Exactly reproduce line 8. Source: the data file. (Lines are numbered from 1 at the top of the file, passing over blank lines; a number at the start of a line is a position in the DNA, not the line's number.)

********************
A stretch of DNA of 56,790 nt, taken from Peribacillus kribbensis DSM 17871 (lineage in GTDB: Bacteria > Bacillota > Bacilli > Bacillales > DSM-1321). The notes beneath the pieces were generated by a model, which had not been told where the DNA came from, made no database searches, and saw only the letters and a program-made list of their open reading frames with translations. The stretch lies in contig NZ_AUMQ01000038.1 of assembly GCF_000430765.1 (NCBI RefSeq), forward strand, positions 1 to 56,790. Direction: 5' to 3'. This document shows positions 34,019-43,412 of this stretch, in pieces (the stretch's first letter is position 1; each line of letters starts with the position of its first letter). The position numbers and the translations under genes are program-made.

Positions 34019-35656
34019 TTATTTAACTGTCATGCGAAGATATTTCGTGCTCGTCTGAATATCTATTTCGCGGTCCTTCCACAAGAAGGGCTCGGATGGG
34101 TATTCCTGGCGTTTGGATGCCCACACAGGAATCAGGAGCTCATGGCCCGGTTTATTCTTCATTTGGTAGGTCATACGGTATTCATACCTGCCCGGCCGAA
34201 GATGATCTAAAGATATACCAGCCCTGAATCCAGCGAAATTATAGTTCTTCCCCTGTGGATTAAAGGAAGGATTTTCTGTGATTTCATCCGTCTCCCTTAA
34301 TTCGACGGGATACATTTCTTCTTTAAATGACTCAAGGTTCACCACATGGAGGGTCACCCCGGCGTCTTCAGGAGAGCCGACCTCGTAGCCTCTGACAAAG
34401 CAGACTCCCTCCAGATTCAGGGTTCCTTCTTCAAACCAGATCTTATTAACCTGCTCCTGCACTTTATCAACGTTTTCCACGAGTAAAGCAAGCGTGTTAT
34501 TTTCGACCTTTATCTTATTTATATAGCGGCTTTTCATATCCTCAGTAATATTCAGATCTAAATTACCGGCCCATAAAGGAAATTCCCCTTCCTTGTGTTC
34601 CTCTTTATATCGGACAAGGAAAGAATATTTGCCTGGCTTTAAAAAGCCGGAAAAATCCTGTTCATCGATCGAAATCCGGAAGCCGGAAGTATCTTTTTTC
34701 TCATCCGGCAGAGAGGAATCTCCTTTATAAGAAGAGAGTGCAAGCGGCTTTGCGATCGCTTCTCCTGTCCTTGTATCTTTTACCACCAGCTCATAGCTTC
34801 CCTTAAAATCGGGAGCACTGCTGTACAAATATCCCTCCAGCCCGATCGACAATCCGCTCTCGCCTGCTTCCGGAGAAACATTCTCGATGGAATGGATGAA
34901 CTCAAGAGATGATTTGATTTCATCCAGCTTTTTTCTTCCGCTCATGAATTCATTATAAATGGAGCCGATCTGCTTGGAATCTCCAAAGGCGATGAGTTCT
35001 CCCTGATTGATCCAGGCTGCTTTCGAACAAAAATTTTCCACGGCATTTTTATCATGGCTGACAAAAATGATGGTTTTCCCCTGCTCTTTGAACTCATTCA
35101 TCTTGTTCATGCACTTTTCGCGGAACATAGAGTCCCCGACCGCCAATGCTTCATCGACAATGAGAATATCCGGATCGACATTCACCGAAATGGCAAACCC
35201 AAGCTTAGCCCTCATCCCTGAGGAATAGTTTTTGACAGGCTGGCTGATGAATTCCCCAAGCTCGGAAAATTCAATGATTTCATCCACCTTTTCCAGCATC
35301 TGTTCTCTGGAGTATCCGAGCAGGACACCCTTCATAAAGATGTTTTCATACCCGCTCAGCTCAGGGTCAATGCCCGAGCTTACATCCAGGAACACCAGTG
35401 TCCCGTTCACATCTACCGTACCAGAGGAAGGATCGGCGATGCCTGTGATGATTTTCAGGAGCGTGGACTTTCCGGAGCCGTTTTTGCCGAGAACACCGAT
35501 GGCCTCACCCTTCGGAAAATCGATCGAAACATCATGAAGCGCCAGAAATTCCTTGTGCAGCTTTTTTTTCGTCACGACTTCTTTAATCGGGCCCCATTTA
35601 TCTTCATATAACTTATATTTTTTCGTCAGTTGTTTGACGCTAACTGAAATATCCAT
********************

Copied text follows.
34501 TTTCGACCTTTATCTTATTTATATAGCGGCTTTTCATATCCTCAGTAATATTCAGATCTAAATTACCGGCCCATAAAGGAAATTCCCCTTCCTTGTGTTC